type t = | Black ({l:t, value: int, r: t}) | Red({l:t, value: int, r: t}) | Empty; let empty = Empty ; let v0 = Black ({l:empty, value: 3, r:empty}); let v1 = Red ({l:empty, value:3, r: empty});

The generated JS code would be:

var empty =/*Empty*/ 0; var v0 = {TAG : 0/*Black*/, l: /*Empty*/ 0 , value : 3 , r: : /*Empty */ 0}; var v1 = {TAG : 1/*Red*/, l : /*Empty*/ 0 , value : 3 , r : /*Empty */ 0};

Special case when the number of variants which has payload is only 1.

Take the types below for example:

type list = | Nil | Cons (int , list);

Since only one variant has a payload, the compiler does not need add TAG when we destructure the data for pattern matching. Thus, the following code:

let u = Cons(1,Nil)

will generate the following JS output:

var u = {_0: 1, _1 : /*Nil*/ 0 }; // No TAG data.

Specialized for immutable list

The list type is a built-in type; its type definition is similar to this :

type t ('a) = | [] | (::) ('a , t ('a))

Without any customization, this would generate JS objects with indexes like _0, _1, etc. Since lists are so pervasive, we provide some special treatment so that

let u = [0,1,2,3]

Will generate js code as below:

var u = {hd : 0, {tl : {hd : 1, {tl : {hd: 2, {tl : {hd :3 , tl : /*[]*/0 }}}}}}}

This is a minor change; we changed the name of _0 to hd and _1 to tl.

IC friendliness

Types that have only one variant with a payload are in a perfect position for IC.

The number of variants which does not carry payload will not affect IC, since the pattern match will do a split first.

Types with variants that have the same number of payloads, such as the red-black-tree example above, are also in a perfect position for IC.

For other cases, it will hit a polymorphic IC in the V8 jit compiler, this is not the fastest running case.

Note that you can always tweak the variant layout to make it IC friendly. For example, you can always introduce one level of indirection to make all variants share the same number of payloads:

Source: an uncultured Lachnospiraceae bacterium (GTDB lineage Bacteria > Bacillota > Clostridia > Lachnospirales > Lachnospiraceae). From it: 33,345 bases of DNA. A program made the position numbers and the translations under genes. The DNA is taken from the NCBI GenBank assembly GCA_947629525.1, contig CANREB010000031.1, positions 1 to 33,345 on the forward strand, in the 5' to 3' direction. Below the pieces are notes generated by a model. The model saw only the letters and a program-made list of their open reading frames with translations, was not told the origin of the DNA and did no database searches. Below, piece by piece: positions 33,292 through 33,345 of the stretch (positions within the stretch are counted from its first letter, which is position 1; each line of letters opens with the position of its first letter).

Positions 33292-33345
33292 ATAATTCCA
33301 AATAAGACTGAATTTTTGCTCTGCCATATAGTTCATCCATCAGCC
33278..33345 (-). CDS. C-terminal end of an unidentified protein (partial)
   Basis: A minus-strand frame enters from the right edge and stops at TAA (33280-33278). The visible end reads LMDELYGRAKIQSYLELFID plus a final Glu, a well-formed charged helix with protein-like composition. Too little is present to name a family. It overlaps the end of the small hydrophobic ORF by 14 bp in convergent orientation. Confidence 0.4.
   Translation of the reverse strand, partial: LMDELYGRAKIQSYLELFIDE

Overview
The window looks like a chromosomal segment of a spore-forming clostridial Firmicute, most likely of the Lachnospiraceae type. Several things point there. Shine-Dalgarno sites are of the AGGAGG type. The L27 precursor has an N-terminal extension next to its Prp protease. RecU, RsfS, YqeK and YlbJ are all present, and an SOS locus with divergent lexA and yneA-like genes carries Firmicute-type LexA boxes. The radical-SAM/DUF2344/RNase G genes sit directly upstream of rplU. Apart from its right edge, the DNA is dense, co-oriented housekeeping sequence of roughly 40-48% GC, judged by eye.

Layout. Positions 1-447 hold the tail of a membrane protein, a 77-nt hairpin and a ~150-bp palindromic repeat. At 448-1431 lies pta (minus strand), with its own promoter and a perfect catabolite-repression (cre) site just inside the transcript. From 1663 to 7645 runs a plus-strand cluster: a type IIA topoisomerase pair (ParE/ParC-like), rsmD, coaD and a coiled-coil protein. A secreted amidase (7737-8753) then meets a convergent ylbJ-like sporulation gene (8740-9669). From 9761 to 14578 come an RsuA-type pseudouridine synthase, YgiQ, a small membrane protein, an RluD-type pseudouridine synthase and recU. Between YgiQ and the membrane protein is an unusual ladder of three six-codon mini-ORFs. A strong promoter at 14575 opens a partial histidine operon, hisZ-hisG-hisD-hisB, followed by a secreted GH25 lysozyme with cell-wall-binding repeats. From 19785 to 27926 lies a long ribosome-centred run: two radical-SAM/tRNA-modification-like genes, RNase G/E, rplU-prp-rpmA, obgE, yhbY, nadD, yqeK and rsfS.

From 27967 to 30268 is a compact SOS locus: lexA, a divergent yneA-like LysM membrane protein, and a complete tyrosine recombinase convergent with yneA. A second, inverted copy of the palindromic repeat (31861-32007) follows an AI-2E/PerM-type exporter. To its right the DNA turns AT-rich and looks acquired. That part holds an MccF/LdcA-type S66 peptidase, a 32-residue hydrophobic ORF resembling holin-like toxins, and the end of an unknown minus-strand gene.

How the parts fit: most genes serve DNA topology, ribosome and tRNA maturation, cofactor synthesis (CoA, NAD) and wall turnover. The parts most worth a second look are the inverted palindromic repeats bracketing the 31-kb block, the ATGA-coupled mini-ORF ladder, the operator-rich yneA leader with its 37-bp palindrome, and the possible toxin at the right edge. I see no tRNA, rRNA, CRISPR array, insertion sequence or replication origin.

type t = | A0 (a0) // 1 payload | A1 (a1) // 1 payload | A2 (a2) // 1 payload | C0 | C1 | C2 // This will not affect IC

Variant in debug mode

Note we only generate constructor names in comments for debugging. When constructor names are attached to the data, it will be more useful for debugging. When debug mode is activated using -bs-g,

The generated code will be changed from below

var v0 = {TAG : 0/*Black*/, _0 : /*Empty*/ 0 , _1 : 3 , _2 : /*Empty */ 0};


var v0 = {TAG : 0, _0 : /*Empty*/ 0 , _1 : 3 , _2 : /*Empty */ 0, [Symbol.for("name")]: "Black"};

Polymorphic-variant (internal)

Polymorphic variants allow users to use the types without declaring them first:

let u = 3 -> `hello

It will generate

var u = {HASH : MAGIC_NUMBER, VAL: 3 }

The field of HASH is the hash of name "hello", while the VAL is the payload

IC friendliness

Polymorphic variants are always in a perfect position for IC, the compiler can ensure all generated objects are of the same shape. This is because the payload is not unpacked; it is always just one payload.

Polymorphic variant in debug mode

In debug mode, similar to variant, we carry the name in generated code for debugging,

So instead of

var u = {HASH : MAGIC_NUMBER, VAL: 3 }

It will generate

var u = {HASH : MAGIC_NUMBER, VAL: 3 , [Symbol.for("name")] : "hello"}


BuckleScript users will profit from better runtime performance and a better debugging experience for various data types, such as variants, exceptions, lazy values and more since version 8.0.

Happy Hacking!